This week Movable Ink’s Strategy Team presented a webinar addressing Apple’s upcoming iOS 15 privacy changes that will affect how brands personalize their email communications, market to consumers, and measure campaigns.
The webinar offered tactics every marketer should keep in their back pocket in preparation for privacy changes. In case you missed it, here are the key takeaways from the webinar to keep in mind.
What’s the deal with Apple iOS 15 and email marketing?
Apple announced its newest privacy feature Mail Privacy Protection, which will soon stop email marketers from using tracking pixels. Apple will also mask the IP address of Apple Mail users, severely impacting open-rate and location tracking. As a result, contextual personalization that relies on time of open or IP address (location, time, device, etc.) will be limited moving forward.
On top of Mail Privacy Protection, users with paid iCloud+ accounts can create unlimited burner email addresses for specific websites and activate or deactivate them at will, similar to signing in with Apple to mask a user’s identity online. Subscribers will also have access to a private relay that encrypts all internet traffic. Consumers that opt-in to monthly Apple subscriptions will have higher levels of security that will likely contribute to even more phony email opens.
Is this the end of measuring email opens as marketers know it? It may very well be. Come September, images will be cached once they hit Apple’s server, which means all delivered emails will be recorded as “opened”. For brands that depend on email opens as a sole metric, these major changes to Apple Mail will throw a wrench in the works, as opens will no longer be a reliable baseline metric for email programs.
However, just because the way brands measure email campaigns may soon change doesn’t make it a bad thing. Open rates have become an increasingly unreliable metric, as email clicks can easily be attributed to opens. Brands should consider auditing their campaign metrics now, both operationally and internally, and place greater emphasis on metrics like impressions, delivery, click rates, and conversions.
First-Party Data Personalization
With Apple’s privacy changes, shifting to a first-party data focus is unavoidable. As third-party cookies and pixels continue to phase out and more consumers reclaim ownership of their data, brands will need to put their existing zero or first-party front and center if they plan to personalize emails effectively. But the argument for more zero and first-party data doesn’t need much convincing; marketers across all industries have been making more significant investments in this type of data. In fact, according to Signal, 75% of marketers cite first-party data as generating the greatest consumer insights and 62% of marketers believe first-party data garners the highest return on investment of any data type.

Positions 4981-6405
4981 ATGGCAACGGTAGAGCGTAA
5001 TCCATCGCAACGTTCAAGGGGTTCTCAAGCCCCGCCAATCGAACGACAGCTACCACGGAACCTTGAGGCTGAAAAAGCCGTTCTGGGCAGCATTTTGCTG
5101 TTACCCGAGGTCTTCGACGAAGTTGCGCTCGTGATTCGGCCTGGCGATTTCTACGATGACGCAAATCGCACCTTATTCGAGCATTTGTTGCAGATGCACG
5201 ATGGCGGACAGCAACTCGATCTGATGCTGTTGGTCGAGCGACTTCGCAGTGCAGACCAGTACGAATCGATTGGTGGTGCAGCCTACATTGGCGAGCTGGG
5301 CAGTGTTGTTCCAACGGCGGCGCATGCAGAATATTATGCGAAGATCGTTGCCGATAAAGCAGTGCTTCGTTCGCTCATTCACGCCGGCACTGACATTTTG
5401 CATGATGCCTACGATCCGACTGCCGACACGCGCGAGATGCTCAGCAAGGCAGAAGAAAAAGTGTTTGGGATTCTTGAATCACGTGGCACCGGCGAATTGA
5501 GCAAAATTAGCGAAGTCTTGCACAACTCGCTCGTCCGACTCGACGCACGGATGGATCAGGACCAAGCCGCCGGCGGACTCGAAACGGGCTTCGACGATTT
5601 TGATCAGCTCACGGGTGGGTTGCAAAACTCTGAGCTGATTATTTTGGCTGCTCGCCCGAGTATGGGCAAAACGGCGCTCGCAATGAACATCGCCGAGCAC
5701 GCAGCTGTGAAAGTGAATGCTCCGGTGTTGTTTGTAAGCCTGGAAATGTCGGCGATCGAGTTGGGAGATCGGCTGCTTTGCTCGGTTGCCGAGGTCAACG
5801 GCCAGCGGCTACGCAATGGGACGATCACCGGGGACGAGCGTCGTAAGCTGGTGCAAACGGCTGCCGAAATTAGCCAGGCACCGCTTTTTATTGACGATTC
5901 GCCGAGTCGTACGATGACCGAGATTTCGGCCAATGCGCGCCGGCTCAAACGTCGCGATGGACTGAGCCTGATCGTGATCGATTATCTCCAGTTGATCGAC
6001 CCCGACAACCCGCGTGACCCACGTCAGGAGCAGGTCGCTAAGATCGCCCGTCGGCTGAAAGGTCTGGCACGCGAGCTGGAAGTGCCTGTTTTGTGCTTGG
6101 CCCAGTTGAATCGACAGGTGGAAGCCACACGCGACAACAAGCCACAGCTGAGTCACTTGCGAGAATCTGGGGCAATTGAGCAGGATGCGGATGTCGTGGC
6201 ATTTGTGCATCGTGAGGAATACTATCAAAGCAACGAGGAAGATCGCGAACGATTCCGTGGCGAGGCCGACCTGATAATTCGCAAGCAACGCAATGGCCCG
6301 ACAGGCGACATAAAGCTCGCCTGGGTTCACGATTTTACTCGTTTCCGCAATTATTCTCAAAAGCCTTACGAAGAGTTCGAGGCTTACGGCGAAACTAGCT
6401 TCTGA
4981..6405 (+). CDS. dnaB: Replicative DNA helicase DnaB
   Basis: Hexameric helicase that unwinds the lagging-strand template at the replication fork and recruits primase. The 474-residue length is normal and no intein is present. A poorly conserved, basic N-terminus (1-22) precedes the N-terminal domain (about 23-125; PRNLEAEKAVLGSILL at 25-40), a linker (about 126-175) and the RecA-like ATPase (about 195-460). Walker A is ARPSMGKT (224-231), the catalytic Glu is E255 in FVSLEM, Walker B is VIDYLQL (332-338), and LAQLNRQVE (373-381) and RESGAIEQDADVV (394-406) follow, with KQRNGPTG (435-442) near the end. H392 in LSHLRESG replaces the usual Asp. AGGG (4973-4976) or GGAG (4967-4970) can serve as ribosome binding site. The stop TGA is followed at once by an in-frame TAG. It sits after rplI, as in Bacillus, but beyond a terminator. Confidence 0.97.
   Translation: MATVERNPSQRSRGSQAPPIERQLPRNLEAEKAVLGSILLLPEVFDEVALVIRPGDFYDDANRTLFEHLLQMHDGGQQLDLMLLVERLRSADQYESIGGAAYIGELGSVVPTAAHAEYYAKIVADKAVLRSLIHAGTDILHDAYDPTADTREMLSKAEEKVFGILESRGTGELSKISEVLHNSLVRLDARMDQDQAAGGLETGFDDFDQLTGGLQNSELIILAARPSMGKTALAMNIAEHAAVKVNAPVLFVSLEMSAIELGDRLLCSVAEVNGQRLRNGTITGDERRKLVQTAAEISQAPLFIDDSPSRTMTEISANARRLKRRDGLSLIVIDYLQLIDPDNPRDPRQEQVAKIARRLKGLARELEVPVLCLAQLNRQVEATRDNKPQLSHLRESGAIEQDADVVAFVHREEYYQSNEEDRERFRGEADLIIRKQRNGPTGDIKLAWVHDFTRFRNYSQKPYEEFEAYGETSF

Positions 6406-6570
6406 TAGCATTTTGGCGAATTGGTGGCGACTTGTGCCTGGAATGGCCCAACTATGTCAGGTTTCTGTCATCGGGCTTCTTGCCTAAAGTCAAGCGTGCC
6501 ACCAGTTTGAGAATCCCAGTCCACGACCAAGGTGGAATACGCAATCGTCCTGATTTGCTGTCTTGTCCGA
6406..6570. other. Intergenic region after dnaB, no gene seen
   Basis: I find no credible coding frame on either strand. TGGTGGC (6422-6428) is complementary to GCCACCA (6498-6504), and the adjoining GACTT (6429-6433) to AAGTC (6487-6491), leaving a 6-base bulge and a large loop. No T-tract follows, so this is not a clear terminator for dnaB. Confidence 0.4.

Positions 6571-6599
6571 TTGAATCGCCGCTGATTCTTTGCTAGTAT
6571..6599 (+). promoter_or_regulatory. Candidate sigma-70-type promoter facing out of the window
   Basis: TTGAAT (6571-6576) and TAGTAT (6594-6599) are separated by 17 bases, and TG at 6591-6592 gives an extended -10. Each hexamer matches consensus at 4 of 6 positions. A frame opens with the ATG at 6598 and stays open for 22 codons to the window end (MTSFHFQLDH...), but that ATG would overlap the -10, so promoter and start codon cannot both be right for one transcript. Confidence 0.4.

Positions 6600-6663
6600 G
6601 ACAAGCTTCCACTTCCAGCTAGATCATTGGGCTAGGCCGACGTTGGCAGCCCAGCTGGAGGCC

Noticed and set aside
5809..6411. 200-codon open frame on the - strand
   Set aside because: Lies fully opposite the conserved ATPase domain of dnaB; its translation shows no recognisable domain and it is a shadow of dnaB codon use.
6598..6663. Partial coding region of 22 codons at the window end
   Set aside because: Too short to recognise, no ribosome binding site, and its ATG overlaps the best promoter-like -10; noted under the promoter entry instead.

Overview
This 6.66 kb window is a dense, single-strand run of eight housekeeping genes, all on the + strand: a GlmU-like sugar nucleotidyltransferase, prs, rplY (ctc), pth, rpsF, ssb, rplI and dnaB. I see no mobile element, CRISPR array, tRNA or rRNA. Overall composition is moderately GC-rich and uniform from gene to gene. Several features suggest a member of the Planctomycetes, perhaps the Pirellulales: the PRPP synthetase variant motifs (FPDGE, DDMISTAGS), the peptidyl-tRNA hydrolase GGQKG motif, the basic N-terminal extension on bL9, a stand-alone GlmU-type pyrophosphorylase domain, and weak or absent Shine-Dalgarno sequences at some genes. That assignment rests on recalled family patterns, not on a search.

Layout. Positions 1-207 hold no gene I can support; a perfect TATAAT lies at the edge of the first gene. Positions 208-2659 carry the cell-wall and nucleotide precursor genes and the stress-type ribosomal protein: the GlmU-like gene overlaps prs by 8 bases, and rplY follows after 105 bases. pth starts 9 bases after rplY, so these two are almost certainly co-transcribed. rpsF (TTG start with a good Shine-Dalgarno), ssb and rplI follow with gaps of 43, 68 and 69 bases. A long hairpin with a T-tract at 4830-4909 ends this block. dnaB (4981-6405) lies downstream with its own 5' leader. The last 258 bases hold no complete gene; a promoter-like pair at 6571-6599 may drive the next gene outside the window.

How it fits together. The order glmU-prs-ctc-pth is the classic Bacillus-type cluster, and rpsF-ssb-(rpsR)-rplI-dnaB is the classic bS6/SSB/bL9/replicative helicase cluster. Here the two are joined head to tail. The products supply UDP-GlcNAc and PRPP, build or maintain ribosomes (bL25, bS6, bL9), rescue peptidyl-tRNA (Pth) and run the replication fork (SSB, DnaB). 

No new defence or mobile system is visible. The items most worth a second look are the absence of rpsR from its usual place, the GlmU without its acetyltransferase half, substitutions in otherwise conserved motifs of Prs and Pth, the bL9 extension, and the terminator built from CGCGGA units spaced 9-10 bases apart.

For marketing teams ready to adjust to Apple’s privacy controls, the first step is to understand what sources of first and zero-party data are accessible before September. One consideration can be off-the-shelf solutions with partners and marketing technologies to utilize existing data to activate content based on customer profiles and behavior.
Re-formulating Scorecards on Engagement
Apple’s iOS 15 may be the catalyst email marketing needs to measure engagement in new, more powerful ways. Preparing for the update will require brands to restructure and communicate new program scorecards driven by lower-funnel metrics such as clicks, conversions, or average order value (AOV). To successfully roll out new tracking methods, brands must ensure internal stakeholders understand the changes before open tracking is impacted.
Evolution of the Channel is Inevitable
Email is like the grandparent of digital marketing. With more than 50 years of evolution, it’s important to acknowledge that the channel has never remained stagnant. Email has evolved from a text-only, batch and blast medium into a highly visual, personalized, integrated channel, all against a backdrop of more stringent constraints on protecting the consumer’s security and privacy.
So why should brands be concerned that Apple or any other email provider will thwart more innovation or progress in the channel going forward? Email marketing has constantly evolved with higher privacy standards while delivering improved performance and a more personalized customer experience. Now is the time for marketing leaders to explore ways their brand can create even more effective 1:1 personalization in a new era of email privacy.
The iOS 15 update may require strategies to shift, but much of what is changing in email is still possible in mobile and even more impactful. Now is the time for brands to lean into privacy and personalization to fuel omnichannel roadmaps and double down on utilizing zero and first-party data to grab attention and deepen engagement.